Now, let's write an extremely simple function that prints a message to the console. The echo(...) function already performs this, but we are going to create a more intuitively named method to work with. Type the following in the script:

// Print a message to the console
// Kind of repetitiously redundant
// %message - The message to print
function printMessage(%message)
{
   echo(%message);
}


To test your new script:

  1. Save
  2. Run your game
  3. Open the console by pressing the tilde (~) key
  4. Type the following, pressing enter after each line:
printMessage("Of melodies pure and true,");
printMessage("Sayin, this is my message to you-ou-ou");


Fairly straight forward. From here on, it will be assumed you know how to save your script, run the game, and call functions in the console. Next, let's create a function that takes multiple parameters. Write the following code in your script:

// Print two separate strings to the console
// Equally redundant in equality
// %part1 - First part of message
// %part2 - Second part of message
function printAdvancedMessage(%part1, %part2)
{
   echo(%part1, %part2);
}


Run the game and type the following in the console:

printAdvancedMessage("Singin: dont worry about a thing,", "\ncause every little thing gonna be all right");


In a single function call, the above code will write out two separate lyrics on different lines. Every game always has at least one initialization function. Some even have multiple inits. We can write a function that creates and initializes a few game specific variables. Note, that the variables used here are completely new and not used by stock Torque 3D projects:

// Change global game variables to default values
function resetGameVariables()
{
   // Game's name
   $GameName = "Blank";
   
   // Player's name
   $PlayerName = "Player";
   
   // Game play type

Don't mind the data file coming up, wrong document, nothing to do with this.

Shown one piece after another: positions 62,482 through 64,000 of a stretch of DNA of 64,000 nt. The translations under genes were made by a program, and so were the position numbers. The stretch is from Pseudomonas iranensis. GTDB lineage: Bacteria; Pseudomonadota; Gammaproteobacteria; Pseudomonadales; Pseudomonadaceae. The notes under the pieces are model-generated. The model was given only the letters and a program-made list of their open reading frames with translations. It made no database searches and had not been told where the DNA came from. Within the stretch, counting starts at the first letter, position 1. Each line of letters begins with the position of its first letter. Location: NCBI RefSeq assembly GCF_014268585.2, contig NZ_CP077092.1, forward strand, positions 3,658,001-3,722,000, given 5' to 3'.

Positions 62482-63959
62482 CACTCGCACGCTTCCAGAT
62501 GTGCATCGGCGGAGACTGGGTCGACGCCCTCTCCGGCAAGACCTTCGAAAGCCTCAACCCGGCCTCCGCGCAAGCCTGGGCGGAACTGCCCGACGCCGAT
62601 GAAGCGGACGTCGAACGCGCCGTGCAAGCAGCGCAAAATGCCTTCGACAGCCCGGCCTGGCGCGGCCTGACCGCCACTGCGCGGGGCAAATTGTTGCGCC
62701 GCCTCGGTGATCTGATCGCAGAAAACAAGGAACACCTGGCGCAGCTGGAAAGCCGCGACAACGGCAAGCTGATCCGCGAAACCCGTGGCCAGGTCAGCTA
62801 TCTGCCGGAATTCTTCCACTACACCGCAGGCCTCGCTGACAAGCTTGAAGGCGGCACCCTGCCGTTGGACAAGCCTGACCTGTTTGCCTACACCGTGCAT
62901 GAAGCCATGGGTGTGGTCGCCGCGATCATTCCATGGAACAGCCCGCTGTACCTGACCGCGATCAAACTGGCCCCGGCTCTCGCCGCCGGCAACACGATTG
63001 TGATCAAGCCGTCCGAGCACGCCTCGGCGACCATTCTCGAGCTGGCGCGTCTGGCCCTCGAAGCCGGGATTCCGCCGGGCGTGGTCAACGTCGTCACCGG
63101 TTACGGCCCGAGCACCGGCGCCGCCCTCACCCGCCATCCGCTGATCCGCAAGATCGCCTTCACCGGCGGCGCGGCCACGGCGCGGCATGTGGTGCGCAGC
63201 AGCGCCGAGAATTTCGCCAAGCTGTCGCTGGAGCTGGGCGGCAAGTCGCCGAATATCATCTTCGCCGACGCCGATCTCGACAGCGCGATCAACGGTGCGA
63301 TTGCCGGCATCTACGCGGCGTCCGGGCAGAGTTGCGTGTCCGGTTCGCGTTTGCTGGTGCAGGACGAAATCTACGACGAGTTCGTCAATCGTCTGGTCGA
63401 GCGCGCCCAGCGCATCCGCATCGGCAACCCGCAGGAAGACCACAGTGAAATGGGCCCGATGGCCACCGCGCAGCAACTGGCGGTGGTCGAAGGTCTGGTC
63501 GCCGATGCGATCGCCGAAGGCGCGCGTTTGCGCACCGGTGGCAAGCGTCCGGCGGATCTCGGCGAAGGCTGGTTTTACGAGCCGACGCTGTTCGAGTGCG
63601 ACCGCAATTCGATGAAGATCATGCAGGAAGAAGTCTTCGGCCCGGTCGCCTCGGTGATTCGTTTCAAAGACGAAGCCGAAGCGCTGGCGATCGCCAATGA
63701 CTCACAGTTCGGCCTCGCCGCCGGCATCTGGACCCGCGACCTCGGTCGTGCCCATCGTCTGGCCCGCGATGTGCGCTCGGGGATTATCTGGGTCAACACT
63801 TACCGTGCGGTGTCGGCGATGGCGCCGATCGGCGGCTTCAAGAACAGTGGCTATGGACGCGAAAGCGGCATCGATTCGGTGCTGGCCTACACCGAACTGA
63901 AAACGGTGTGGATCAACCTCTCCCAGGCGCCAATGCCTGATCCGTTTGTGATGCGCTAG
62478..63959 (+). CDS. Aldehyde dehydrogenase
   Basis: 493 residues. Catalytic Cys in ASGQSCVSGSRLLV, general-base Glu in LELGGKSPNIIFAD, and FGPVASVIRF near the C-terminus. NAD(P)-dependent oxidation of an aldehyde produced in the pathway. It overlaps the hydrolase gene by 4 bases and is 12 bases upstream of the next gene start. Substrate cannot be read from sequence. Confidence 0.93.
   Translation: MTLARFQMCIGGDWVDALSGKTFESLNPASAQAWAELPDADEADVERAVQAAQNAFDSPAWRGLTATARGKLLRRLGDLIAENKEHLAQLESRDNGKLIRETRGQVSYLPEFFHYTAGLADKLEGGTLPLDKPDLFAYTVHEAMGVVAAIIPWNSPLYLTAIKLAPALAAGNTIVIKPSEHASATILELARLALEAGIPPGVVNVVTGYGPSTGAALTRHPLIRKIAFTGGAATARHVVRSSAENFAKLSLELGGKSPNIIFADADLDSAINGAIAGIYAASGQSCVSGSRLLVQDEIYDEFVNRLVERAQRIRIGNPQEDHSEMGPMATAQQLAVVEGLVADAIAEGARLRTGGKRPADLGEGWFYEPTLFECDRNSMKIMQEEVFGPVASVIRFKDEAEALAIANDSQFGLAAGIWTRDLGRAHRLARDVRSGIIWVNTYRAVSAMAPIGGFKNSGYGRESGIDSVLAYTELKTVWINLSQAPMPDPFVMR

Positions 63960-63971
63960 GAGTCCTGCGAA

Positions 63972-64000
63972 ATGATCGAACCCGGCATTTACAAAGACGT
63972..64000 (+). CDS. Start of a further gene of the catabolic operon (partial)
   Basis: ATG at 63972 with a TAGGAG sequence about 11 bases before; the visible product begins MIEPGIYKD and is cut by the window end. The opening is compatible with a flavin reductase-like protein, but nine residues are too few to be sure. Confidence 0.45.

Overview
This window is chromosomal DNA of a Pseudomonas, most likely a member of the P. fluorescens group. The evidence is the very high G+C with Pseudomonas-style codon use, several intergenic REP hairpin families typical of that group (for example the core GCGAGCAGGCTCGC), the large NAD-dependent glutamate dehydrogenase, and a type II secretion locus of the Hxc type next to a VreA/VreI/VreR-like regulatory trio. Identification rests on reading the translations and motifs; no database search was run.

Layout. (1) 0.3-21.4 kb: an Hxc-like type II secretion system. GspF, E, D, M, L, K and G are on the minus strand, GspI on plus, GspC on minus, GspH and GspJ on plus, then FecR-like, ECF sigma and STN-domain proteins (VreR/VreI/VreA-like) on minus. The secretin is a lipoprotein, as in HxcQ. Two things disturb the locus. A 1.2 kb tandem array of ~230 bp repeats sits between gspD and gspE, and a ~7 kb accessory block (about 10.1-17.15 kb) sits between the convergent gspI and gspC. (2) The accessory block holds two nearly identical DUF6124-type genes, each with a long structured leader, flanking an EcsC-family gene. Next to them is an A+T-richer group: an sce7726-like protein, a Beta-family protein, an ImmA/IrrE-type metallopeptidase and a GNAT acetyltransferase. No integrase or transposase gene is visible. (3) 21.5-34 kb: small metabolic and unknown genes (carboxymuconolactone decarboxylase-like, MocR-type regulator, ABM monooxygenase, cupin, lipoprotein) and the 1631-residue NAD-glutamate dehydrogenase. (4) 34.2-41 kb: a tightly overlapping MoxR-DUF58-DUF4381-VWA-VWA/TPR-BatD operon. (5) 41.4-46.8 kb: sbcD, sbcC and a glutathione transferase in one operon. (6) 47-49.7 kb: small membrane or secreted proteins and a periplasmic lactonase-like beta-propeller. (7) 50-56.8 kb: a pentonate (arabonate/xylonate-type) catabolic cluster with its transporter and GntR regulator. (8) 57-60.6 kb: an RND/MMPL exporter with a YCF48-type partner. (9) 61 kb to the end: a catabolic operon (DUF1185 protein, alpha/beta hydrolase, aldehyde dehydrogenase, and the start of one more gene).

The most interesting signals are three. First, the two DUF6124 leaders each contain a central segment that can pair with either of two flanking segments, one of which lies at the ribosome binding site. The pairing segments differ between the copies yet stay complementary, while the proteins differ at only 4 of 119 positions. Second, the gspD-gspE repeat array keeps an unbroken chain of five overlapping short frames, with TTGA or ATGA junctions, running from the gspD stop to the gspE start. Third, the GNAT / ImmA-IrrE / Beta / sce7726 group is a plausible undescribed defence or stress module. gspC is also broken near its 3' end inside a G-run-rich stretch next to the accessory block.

$GameType = "Default";
}


The above code simply declares three global variables and sets them to default values. Every time this function is called, the same logic will execute. If you were to call this in the console, you will not see anything for output. Let's add a function to do this:

// Print our game's information to the console
function printGameInformation()
{
   echo("Game Name: ", $GameName);
   echo("Player's Name: ", $PlayerName);
   echo("Game Type: ", %gameType);
}


Save your new script and run the game. In the console, you will need to call the init function before the print function. Invoke the functions in this order:

resetGameVariables();
printGameInformation();


Instead of manually setting each variable in the console, we can write a "set" function for our game variables. Add the following to your script:

// Set the global game variables
// %gameName - Game's name
// %playerName - Player's name
// %gameType - Game play type
function setGameVariables(%gameName, %playerName, %gameType)
{
   $GameName = %gameName;
   $PlayerName = %playerName;
   $GameType = %gameType;
}


Now, you can set your game variables to whatever you wish through a single function call:

setGameVariables("Ars Moriendi", "Mich", "Survival Horror");

printGameInformation();

resetGameVariables();

printGameInformation();


We will get into creating member functions in a later section of the script documentation. For now, you should know enough about functions to move on.


Conclusion

A large portion of your Torque 3D development will occur in TorqueScript. 90% of that will be writing functions to handle your game play and other logic. With TorqueScript, it is easy to create and use functions without having to recompile the engine.


You can download the entire script from this lesson by CLICKING HERE. Save the script as you would any other text file from a website.


The information you learned in this doc will be used throughout the rest of the documentation, so make sure you are comfortable in your knowledge of functions. Continue reading to learn more advanced logic and math operators.